# Monotone Classes

```Monotone Classes
Definition 1 Let X be a nonempty set. A collection C ⊂ P(X) of subsets of X is called a
monotone class if it is closed under countable increasing unions (that is, if {En }n∈IN ⊂ C and
S∞
E1 ⊂ E2 ⊂ E3 ⊂ &middot; &middot; &middot;, then n=1 En ∈ C) and it is closed under countable decreasing intersections
T∞
(that is, if {En }n∈IN ⊂ C and E1 ⊃ E2 ⊃ E3 ⊃ &middot; &middot; &middot;, then n=1 En ∈ C).
Remark 2
(a) Monotone classes are closely related to σ–algebras. In fact, for us, their only use will be to
help verify that a certain collection of subsets is a σ–algebra.
(b) Every σ–algebra is a monotone class, because σ–algebras are closed under arbitrary countable
unions and intersections.
T
(c) If, for every index i in some index set I, Ci is a monotone class, then i∈I Ci is also a monotone
class. In particular, for any E ⊂ P(X), the collection
\
C(E) =
C
C monotone class
E⊂C
is a monotone class, called the monotone class generated by E. It is the smallest monotone class
that contains E. So if C is any monotone class that contains E, then C(E) ⊂ C.
Lemma 3 Let X be a nonempty set. If A ⊂ P(X) is an algebra, then C(A) = M(A). That is,
the monotone class generated by A is the same as the σ–algebra generated by A.
Proof:
C(A) ⊂ M(A):
Remark 2.c.
By Remark 2.b, M(A) is a monotone class that contains A. So, this follows by
M(A) ⊂ C(A): It suffices to prove that C(A) is a σ–algebra, because then we will know that C(A)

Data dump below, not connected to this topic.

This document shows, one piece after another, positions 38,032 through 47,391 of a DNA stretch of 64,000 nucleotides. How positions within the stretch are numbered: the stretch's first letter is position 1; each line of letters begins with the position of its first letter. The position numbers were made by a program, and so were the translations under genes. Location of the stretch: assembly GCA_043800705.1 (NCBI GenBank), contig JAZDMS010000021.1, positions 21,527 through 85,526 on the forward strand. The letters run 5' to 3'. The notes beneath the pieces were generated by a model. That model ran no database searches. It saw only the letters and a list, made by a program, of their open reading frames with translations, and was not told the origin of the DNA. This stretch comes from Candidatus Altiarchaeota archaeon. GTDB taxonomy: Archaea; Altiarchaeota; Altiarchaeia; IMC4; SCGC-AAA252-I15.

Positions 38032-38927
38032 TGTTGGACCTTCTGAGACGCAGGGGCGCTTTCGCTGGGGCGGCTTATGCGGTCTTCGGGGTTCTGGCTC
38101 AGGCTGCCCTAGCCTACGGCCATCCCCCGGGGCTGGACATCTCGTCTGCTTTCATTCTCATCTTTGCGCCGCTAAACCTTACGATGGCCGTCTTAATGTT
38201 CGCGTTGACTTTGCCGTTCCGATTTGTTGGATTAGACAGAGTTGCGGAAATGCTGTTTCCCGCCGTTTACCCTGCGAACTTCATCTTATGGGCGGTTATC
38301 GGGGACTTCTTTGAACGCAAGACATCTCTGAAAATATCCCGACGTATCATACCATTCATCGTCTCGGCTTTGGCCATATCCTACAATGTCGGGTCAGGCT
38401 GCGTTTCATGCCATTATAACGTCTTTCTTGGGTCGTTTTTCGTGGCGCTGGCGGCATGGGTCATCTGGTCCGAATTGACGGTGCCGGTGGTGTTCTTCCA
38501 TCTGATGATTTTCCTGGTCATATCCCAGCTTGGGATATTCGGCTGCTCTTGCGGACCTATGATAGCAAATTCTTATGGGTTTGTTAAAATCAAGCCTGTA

is a σ–algebra containing A and hence M(A), which is the smallest σ–algebra containing A.
By question # 6 of Problem Set 1, any algebra that is closed under countable increasing unions
is a σ–algebra. So it suffices to prove that C(A) is an algebra (i.e. that C(A) is nonempty and
closed under complements and finite intersections). So it suffices to prove
E, F ∈ C(A) =⇒ E \ F, F \ E, E ∩ F ∈ C(A)
(1)
(since X is automatically in A, which is an algebra, and hence is automatically in C(A) and is an
allowed choice for E). Define, for each E ∈ C(A),
D(E) =
F ∈ C(A) E \ F, F \ E, E ∩ F ∈ C(A)
We wish to show that C(A) ⊂ D(E). To do so, it suffices to show that D(E) is a monotone class
that contains A. We first prove some properties of D(E).
c Joel Feldman.
November 7, 2008
Monotone Classes
1
(a) ∅, E ∈ D(E).
(b) F ∈ D(E) ⇐⇒ E ∈ D(F ).
(c) D(E) is closed under countable increasing unions. To see this, let {Fn }n∈IN ⊂ D(E) obey
S∞
F1 ⊂ F2 ⊂ F3 ⊂ &middot; &middot; &middot; and set F = n=1 Fn . Then E \ Fn = E ∩ Fnc n∈IN ⊂ C(A) is decreasing,
Fn \ E = Fn ∩ E c n∈IN ⊂ C(A) is increasing and E ∩ Fn n∈IN ⊂ C(A) is increasing, so that
E\F =E∩
∞
[
Fn
c
=E∩
n=1
F \E =
∞
[
Fnc
=
n=1
Fn ∩ E c =
n=1
E∩F =E∩
∞
\
∞
[
(Fn ∩ E c ) =
n=1
∞
[
Fn
=
n=1
∞
\
n=1
∞
[
n=1
∞
[
(E ∩ Fnc ) ∈ C(A)
(Fn \ E) ∈ C(A)
(E ∩ Fn ) ∈ C(A)
n=1
since C(A) is closed under countable decreasing intersections and countable increasing unions.
(d) D(E) is closed under countable decreasing intersections. To see this, let {Fn }n∈IN ⊂ D(E)
T∞
obey F1 ⊃ F2 ⊃ F3 ⊃ &middot; &middot; &middot; and set F = n=1 Fn . As in part (c)
E\F =E∩
∞
\
Fn
c
=E∩
n=1
F \E =
∞
\
n=1
Fn ∩ E c =
n=1
E∩F =E∩
∞
[
∞
\
∞
[
(E ∩ Fnc ) ∈ C(A)
Fnc =
(Fn ∩ E c ) =
n=1
∞
\
Fn
=
n=1
n=1
∞
\
n=1
∞
\
(Fn \ E) ∈ C(A)
(E ∩ Fn ) ∈ C(A)
n=1
We are now ready to prove (1), or equivalently, that C(A) ⊂ D(E) for all E ∈ C(A). So
let E ∈ C(A). By properties (c) and (d), D(E) is a monotone class, so it suffices to prove that
A ⊂ D(E). But
F ∈ A =⇒ A ⊂ D(F )
c Joel Feldman.
by the definition of D(F ), since A is an algebra
=⇒ C(A) ⊂ D(F )
since D(F ) is a monotone class
=⇒ E ∈ D(F )
since E ∈ C(A)
=⇒ F ∈ D(E)
by property (b)